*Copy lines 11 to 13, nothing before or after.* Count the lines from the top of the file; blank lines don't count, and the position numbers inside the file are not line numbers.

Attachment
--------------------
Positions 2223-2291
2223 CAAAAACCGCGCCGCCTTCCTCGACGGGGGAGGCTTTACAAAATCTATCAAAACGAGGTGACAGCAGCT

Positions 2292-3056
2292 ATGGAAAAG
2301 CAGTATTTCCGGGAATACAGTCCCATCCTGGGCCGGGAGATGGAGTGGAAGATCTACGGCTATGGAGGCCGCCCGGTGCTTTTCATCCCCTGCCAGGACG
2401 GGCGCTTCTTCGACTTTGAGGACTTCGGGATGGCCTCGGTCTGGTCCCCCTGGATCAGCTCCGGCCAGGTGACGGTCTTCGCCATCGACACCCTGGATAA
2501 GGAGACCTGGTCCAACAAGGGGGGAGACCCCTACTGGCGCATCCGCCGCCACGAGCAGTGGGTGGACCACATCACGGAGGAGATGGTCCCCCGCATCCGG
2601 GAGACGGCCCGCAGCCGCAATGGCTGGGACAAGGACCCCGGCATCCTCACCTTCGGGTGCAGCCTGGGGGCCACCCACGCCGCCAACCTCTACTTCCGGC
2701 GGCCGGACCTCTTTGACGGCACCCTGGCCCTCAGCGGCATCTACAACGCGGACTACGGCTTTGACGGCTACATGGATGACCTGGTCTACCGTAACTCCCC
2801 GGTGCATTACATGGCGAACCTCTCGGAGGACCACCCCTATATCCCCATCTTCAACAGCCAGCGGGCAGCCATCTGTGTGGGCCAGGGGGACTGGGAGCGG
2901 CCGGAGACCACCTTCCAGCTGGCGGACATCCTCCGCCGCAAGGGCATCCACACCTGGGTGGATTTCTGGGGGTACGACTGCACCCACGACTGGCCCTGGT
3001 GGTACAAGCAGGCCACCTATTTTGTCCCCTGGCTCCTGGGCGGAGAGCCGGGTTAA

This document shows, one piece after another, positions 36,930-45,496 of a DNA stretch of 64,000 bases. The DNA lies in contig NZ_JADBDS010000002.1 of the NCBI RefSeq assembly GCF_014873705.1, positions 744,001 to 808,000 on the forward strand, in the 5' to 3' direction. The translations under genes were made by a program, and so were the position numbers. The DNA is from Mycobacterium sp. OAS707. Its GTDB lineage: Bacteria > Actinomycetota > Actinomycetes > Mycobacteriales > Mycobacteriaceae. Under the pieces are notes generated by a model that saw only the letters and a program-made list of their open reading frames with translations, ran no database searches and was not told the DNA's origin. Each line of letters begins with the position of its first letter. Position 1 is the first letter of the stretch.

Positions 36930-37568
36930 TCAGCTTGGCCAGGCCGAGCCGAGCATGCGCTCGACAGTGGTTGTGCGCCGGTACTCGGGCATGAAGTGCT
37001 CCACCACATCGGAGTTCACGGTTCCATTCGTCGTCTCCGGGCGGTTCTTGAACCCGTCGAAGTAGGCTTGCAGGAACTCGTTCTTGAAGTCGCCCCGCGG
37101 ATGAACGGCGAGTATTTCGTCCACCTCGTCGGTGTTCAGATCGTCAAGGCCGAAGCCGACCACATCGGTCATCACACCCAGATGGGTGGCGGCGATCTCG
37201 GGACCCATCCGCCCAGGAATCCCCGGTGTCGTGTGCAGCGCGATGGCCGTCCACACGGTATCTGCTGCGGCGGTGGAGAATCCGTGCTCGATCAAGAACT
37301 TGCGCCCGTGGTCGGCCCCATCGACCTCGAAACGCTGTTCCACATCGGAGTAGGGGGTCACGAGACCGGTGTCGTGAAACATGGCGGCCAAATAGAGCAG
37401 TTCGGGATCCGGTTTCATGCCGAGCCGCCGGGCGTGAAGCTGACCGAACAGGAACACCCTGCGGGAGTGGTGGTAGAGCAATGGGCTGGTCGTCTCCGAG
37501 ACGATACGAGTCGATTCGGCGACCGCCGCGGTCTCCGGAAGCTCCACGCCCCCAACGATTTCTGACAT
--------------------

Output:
2901 CCGGAGACCACCTTCCAGCTGGCGGACATCCTCCGCCGCAAGGGCATCCACACCTGGGTGGATTTCTGGGGGTACGACTGCACCCACGACTGGCCCTGGT
3001 GGTACAAGCAGGCCACCTATTTTGTCCCCTGGCTCCTGGGCGGAGAGCCGGGTTAA

This document shows, one piece after another, positions 36,930-45,496 of a DNA stretch of 64,000 bases. The DNA lies in contig NZ_JADBDS010000002.1 of the NCBI RefSeq assembly GCF_014873705.1, positions 744,001 to 808,000 on the forward strand, in the 5' to 3' direction. The translations under genes were made by a program, and so were the position numbers. The DNA is from Mycobacterium sp. OAS707. Its GTDB lineage: Bacteria > Actinomycetota > Actinomycetes > Mycobacteriales > Mycobacteriaceae. Under the pieces are notes generated by a model that saw only the letters and a program-made list of their open reading frames with translations, ran no database searches and was not told the DNA's origin. Each line of letters begins with the position of its first letter. Position 1 is the first letter of the stretch.